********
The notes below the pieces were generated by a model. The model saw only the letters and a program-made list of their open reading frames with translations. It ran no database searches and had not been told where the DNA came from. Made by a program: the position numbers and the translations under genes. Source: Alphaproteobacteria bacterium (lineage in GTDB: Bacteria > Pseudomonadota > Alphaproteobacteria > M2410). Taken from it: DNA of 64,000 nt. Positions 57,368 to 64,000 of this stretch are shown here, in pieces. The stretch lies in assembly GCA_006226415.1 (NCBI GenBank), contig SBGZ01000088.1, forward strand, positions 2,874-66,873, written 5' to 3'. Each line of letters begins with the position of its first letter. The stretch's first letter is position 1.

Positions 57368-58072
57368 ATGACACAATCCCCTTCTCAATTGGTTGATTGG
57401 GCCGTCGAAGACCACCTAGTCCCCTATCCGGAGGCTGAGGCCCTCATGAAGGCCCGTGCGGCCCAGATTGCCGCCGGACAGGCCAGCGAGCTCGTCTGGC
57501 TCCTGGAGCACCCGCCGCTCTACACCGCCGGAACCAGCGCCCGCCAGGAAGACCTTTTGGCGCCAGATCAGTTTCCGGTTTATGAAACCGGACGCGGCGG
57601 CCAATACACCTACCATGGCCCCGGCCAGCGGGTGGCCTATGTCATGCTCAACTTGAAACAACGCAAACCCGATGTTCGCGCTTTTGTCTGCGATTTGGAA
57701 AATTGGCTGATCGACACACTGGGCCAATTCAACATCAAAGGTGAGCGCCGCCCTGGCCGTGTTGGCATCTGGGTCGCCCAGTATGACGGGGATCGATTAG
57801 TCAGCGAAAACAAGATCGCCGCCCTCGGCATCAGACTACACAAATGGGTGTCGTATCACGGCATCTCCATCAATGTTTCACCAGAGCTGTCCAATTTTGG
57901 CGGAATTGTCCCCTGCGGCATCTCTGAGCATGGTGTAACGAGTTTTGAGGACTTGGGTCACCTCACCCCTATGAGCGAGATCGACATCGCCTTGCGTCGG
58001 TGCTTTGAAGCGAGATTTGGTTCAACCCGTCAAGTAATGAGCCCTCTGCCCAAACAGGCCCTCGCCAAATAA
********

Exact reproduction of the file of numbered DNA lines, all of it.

The notes below the pieces were generated by a model. The model saw only the letters and a program-made list of their open reading frames with translations. It ran no database searches and had not been told where the DNA came from. Made by a program: the position numbers and the translations under genes. Source: Alphaproteobacteria bacterium (lineage in GTDB: Bacteria > Pseudomonadota > Alphaproteobacteria > M2410). Taken from it: DNA of 64,000 nt. Positions 57,368 to 64,000 of this stretch are shown here, in pieces. The stretch lies in assembly GCA_006226415.1 (NCBI GenBank), contig SBGZ01000088.1, forward strand, positions 2,874-66,873, written 5' to 3'. Each line of letters begins with the position of its first letter. The stretch's first letter is position 1.

Positions 57368-58072
57368 ATGACACAATCCCCTTCTCAATTGGTTGATTGG
57401 GCCGTCGAAGACCACCTAGTCCCCTATCCGGAGGCTGAGGCCCTCATGAAGGCCCGTGCGGCCCAGATTGCCGCCGGACAGGCCAGCGAGCTCGTCTGGC
57501 TCCTGGAGCACCCGCCGCTCTACACCGCCGGAACCAGCGCCCGCCAGGAAGACCTTTTGGCGCCAGATCAGTTTCCGGTTTATGAAACCGGACGCGGCGG
57601 CCAATACACCTACCATGGCCCCGGCCAGCGGGTGGCCTATGTCATGCTCAACTTGAAACAACGCAAACCCGATGTTCGCGCTTTTGTCTGCGATTTGGAA
57701 AATTGGCTGATCGACACACTGGGCCAATTCAACATCAAAGGTGAGCGCCGCCCTGGCCGTGTTGGCATCTGGGTCGCCCAGTATGACGGGGATCGATTAG
57801 TCAGCGAAAACAAGATCGCCGCCCTCGGCATCAGACTACACAAATGGGTGTCGTATCACGGCATCTCCATCAATGTTTCACCAGAGCTGTCCAATTTTGG
57901 CGGAATTGTCCCCTGCGGCATCTCTGAGCATGGTGTAACGAGTTTTGAGGACTTGGGTCACCTCACCCCTATGAGCGAGATCGACATCGCCTTGCGTCGG
58001 TGCTTTGAAGCGAGATTTGGTTCAACCCGTCAAGTAATGAGCCCTCTGCCCAAACAGGCCCTCGCCAAATAA